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'Outlander' recap: 'The Devil's Mark'

Geillis and Claire stand trial for witchcraft.

Posted on

Neil Davidson


TV Show
Drama, Romance, Sci-fi
run date:
Caitriona Balfe, Sam Heughan, Gary Lewis, Graham McTavish, Tobias Menzies
Current Status:
In Season

What a gut punch! (And I don’t mean the Black Jack Randall kind.) “The Devil’s Mark” has got to be the most emotional Outlander episode thus far. Despite knowing the events that were to unfold, I still became misty-eyed over both Geillis’ sacrifice and Claire’s big decision. Grab your tartan hanky, and let’s go to court!

Following their arrest for witchcraft during last week’s “By the Pricking of My Thumbs,” Claire and Geillis find themselves at the bottom of the thieves’ hole awaiting trial.

“We won’t be here long,” Geillis assures Claire. “Dougal will come for us.” But Claire knows the truth: Dougal has been banished from Castle Leoch over his affair with the husband-murderer, and Jamie is escorting him home. In short: No one is coming for them. That truth becomes even more plain as they enter the courtroom and not a single soul from the castle is present. Except, wait! It’s Ned Gowan come to represent them. And his legal cunning is quite impressive! (If it wasn’t clear from last week’s contractual dealings, Ned is much more than a glorified coin collector.)

With what seems like the entire village in attendance, witnesses are called one by one to testify against the supposed sorceresses. First up: the Duncan’s housekeeper. She reveals that she not only saw Geillis selling love charms and amulets but that Claire was in cahoots. Ned, however, makes quick mincemeat of her, painting the maidservant as a disgruntled employee, tired of working for a “flatulent old” man and his “flibbertigibbet” of a wife.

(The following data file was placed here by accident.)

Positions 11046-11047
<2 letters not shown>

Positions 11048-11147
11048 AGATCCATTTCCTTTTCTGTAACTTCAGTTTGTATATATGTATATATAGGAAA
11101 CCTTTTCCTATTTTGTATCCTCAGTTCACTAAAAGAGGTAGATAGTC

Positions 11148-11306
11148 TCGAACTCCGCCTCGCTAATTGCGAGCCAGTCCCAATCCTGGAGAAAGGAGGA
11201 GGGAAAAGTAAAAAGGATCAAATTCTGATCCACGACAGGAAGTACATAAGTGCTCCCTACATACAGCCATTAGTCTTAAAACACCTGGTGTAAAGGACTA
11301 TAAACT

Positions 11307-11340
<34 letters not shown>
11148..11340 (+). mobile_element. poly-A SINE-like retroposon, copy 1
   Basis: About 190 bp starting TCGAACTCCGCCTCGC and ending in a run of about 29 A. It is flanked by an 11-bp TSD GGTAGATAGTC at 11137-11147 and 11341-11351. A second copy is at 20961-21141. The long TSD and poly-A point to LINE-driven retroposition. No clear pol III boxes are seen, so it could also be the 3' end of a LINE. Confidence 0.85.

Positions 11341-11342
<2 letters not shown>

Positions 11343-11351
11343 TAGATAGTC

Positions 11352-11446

The next person to testify is the mother of the “changeling” Claire had found in the freezing woods and tried to save. The mother blames Claire (and her incantations) for the fairies not returning her son. But Ned once again turns the argument on its head, blaming the mother for simply standing by when she saw Claire interfering. And somehow he manages to assert this argument without the crowd turning on him. Again, admirable.

The final complainant for the day is a man who testifies that he watched Geillis—among other things—call “down lightning with the flick of a hand” and fly “like a great winged bird.” Okay, dude.

Back in their dark, dank hole, the tension between Claire and Geillis that’s been building since their arrest slowly begins to dissipate: They know they’re not long for this world. Or, at least, Geillis knows: “You still don’t understand, do you?” she asks Claire, who can’t seem to let go of her 20th-century notions of justice. “They mean to kill us. Drink tonight, Claire, for tomorrow our ashes will be scattered to the four winds.”

Geillis uses their final evening together as something of a confessional. She tells Claire that she’s been diverting her husband’s funds for years, amassing 1,000 pounds for Scotland. Yep, Geillis is a Jacobite. It was politics that brought she and Dougal together. “He’s a lion,” she coos.

“God, you actually love the bastard,” Claire muses before apologizing for Dougal leaving her behind. Geills says not to be sorry—she’s just glad she was able to help the cause.

“I only regret that I have but one life to lose for my country,” Claire says, quoting the famous words credited to American spy Nathan Hale before his execution by the British—not to be uttered for another 33 years. It causes Geillis pause. “Nicely put,” she finally says.

NEXT: Disorder in the court